National Services Te Paerangi is working with Christchurch publicly funded heritage agencies who have been meeting to develop strategies for sector recovery and to consult and report to CERA.
Update on the Lyttelton Museum
On July 16 Christchurch City Council and New Zealand Fire Service worked with a team of 10-12 USAR -trained members and nine Airforce Museum (Wigram) staff to catalogue, photograph, pack and transport the Lyttelton museum collection to safe storage. The collection of local and maritime items was successfully retrieved with the exception of some large items that have been carefully covered. The Museum’s full collection of Lyttelton Times is stored at the Lyttelton Library. Emptying the building will initially allow a full assessment and then possible deconstruction or repair to the building without any impact on the collections. Retrieval was extensively planned and based on detailed analysis of the building structure, focusing on safe areas, avoiding hazardous areas, and making plans for emergency response. Compacting shelving seemed very robust until struck by the February Canterbury earthquake. Museums have reported shelving jumping off tracks and many items being inaccessible when shelves no longer open.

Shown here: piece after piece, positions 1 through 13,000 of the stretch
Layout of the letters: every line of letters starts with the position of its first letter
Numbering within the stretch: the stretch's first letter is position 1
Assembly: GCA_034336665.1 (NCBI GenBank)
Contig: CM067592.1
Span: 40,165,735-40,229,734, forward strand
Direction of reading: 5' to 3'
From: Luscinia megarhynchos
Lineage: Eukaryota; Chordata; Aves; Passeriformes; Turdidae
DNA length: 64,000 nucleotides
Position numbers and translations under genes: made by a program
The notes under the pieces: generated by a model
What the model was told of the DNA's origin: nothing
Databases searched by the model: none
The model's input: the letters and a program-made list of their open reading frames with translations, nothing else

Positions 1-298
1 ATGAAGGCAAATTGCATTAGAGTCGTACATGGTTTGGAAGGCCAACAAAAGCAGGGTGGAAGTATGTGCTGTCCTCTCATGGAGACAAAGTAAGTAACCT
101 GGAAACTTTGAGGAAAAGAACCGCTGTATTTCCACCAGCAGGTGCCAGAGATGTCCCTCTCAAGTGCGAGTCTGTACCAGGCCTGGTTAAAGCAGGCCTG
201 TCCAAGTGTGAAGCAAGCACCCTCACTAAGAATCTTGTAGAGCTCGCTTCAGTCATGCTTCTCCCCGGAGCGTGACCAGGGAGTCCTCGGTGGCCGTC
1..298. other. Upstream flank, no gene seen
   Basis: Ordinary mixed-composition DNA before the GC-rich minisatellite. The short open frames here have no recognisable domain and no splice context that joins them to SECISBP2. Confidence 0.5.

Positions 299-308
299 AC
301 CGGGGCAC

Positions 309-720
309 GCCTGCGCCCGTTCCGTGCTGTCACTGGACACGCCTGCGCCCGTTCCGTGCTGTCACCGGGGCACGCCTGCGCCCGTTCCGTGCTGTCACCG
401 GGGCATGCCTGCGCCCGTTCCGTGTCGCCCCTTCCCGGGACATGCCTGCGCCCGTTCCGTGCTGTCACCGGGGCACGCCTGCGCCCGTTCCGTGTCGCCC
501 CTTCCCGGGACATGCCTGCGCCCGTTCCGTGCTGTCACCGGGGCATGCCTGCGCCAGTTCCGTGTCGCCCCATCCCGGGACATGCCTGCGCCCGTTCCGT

I spoke with a broker about insurance implications for museums following the Canterbury earthquake (and other recent extreme events). A recommendation is that museums/galleries have up to date facility reports, documented hazard registers and treatment plans. Any risk management work undertaken would be regarded favourably. There is a possibility that museums grouping together can negotiate lower insurance rates.
As a sector we can also work together on reviewing our response procedures and improving our channels of communication for disaster response, develop communication with Civil Defence (that could allow for earlier access to collections and buildings) and find more ways to effectively collaborate during recovery.
Small is good